SALT LAKE CITY —Fresh from meeting with President Barack Obama in Washington D.C., Brazil's U.S. ambassador shook hands with a young Brazilian native who moved to Utah seven years ago.
"It's an inspiration for me to meet these kinds of people," said 24-year-old Marcio Carvalheiro, the marketing director for Brazilian American Chamber of Commerce. "I want to be one of the people that will be the connection to the U.S. and Brazil in the future."
Brazil's U.S. ambassador, Mauro Vieira, will visit with members of Utah's Brazilian community, leaders of the LDS Church, business leaders, college students and others before he leaves Utah for Chicago Wednesday.
"I'm very glad to be hear," Vieira said. "This is my first trip to this region and to Utah."
Vieira took the post of ambassador to the U.S. in January 2010 and said he plans to visit as many states as he can, especially those with strong Brazilian ties.
"The U.S. is a huge country, I don't think I'll be able to visit during my period in Washington to visit all the states," Vieira said. "But I'll concentrate where we have either a big important Brazilian community or important business relations."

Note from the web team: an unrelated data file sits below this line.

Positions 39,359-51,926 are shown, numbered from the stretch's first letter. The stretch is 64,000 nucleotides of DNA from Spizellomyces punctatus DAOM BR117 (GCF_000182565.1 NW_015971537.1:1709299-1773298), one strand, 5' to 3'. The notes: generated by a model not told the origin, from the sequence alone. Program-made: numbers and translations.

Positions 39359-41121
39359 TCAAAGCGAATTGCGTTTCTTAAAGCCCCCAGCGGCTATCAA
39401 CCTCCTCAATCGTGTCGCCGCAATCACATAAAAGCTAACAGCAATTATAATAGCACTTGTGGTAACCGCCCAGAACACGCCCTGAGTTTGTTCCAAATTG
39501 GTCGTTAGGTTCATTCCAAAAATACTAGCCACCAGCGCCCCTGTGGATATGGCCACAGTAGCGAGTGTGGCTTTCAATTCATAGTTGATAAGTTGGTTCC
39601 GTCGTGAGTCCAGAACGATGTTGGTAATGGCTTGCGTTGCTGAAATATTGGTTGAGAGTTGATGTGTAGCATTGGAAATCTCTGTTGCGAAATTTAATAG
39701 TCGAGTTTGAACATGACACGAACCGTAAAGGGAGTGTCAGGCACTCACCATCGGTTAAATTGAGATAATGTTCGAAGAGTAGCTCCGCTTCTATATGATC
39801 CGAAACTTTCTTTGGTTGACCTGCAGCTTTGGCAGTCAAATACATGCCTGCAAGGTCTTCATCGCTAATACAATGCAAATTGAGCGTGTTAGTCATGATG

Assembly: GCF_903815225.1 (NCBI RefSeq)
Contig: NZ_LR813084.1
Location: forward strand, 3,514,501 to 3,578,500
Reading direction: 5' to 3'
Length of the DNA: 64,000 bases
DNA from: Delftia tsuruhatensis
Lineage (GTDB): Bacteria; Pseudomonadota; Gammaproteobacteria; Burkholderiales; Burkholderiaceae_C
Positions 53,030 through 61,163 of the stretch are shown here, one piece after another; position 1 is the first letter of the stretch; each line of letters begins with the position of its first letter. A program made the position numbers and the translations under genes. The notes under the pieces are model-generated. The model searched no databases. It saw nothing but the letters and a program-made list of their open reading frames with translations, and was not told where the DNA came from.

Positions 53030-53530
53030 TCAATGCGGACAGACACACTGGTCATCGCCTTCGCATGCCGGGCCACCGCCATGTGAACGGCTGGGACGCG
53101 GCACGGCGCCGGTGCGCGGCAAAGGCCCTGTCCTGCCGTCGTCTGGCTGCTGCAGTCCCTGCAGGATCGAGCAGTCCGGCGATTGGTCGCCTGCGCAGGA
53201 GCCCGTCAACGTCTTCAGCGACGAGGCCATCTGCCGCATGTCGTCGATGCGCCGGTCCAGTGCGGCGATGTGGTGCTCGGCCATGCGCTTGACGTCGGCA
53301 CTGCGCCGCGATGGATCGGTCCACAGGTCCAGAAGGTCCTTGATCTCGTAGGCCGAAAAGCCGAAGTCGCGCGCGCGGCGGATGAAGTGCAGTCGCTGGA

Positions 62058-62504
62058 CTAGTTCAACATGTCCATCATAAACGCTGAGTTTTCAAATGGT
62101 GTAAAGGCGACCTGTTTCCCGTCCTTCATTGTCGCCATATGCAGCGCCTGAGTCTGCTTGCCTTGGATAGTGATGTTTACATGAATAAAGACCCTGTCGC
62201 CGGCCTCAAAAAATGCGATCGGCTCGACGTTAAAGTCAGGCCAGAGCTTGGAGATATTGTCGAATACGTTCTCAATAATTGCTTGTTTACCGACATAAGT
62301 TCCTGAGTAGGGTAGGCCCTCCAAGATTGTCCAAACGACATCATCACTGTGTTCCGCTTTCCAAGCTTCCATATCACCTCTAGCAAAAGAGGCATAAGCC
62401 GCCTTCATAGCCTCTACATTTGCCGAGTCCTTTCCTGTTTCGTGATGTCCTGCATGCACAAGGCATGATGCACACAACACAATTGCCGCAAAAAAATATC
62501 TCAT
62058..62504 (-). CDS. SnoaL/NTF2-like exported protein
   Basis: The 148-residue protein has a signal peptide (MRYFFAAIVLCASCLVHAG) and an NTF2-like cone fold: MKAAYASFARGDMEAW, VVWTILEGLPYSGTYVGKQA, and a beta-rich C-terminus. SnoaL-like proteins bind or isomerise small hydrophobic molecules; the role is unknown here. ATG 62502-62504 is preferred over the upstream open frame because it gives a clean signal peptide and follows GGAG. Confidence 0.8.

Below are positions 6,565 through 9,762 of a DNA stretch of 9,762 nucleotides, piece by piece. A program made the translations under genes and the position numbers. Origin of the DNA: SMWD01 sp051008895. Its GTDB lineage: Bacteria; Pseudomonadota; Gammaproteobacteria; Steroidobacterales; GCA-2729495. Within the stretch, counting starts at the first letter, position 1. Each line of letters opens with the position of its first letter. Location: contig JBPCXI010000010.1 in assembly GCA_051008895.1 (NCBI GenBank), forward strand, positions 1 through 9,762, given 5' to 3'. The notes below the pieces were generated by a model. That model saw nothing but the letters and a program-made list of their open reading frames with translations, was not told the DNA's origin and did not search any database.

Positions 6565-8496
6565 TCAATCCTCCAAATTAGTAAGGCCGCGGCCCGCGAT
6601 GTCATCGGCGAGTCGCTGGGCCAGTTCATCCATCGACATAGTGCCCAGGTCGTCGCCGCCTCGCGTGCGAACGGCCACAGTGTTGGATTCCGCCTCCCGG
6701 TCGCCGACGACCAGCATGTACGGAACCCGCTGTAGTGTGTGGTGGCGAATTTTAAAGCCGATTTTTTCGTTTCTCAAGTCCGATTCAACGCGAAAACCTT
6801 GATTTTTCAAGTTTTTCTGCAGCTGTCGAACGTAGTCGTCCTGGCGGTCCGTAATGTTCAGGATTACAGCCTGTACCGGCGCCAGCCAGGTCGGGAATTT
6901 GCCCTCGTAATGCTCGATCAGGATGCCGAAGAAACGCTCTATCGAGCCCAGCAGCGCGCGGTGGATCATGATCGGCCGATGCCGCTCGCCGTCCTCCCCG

Utah has both, Vieira said, referencing the 12 to 15 thousand Brazilians in the state and a Brazilian company in Lindon Utah. When Vieira met with Lt. Governor Greg Bell earlier Monday, they discussed further plans to strengthen business relations including an upcoming Bell plans to make with a business delegation.
As Brazil prepares to host the soccer World Cup in 2014 and summer Olympics in 2016, Vieira said he'll also visit with Utahns who helped organize the 2002 winter games. During a recent visit to Brazil, Obama and Brazilian leaders signed a "memorandum of understanding for exchanging the experience of mega events."
"It's very timely to be here and to see some of the initiatives of local government to receive the Olympic games," Vieira said. "Here in Salt Lake you had a great experience in organizing the winter Olympic games and I think that this is a very good occasion to meet with people involved in the organization."
Vieira will meet with the first presidency of the LDS church Tuesday morning and will visit several church sites including Temple Square, the Humanitarian Center, Welfare Square and the Family History Center before dining with leaders of the Church in the Joseph Smith Memorial Building.
"The church is present in Brazil for many years," Vieira said. "It's a very important institution because through the church a lot of the citizens of the state of Utah have had contact with Brazil and with the Portuguese language. I was very much surprised to see how many people here (pointing around the dinner group) speak Portuguese and speak fluently, excellent Portuguese.
Vieira will also speak to students at the University of Utah Tuesday and spend a few hours at Brigham Young University Wednesday before leaving Utah.
"We hope we can deepen the ties between the state of Utah and Brazil," said Cory Leonard, assistant director of BYU's David M. Kennedy Center for International Studies. "I think it will be pretty impressive for him to see the commitment we have to the language, people and culture of Brazil."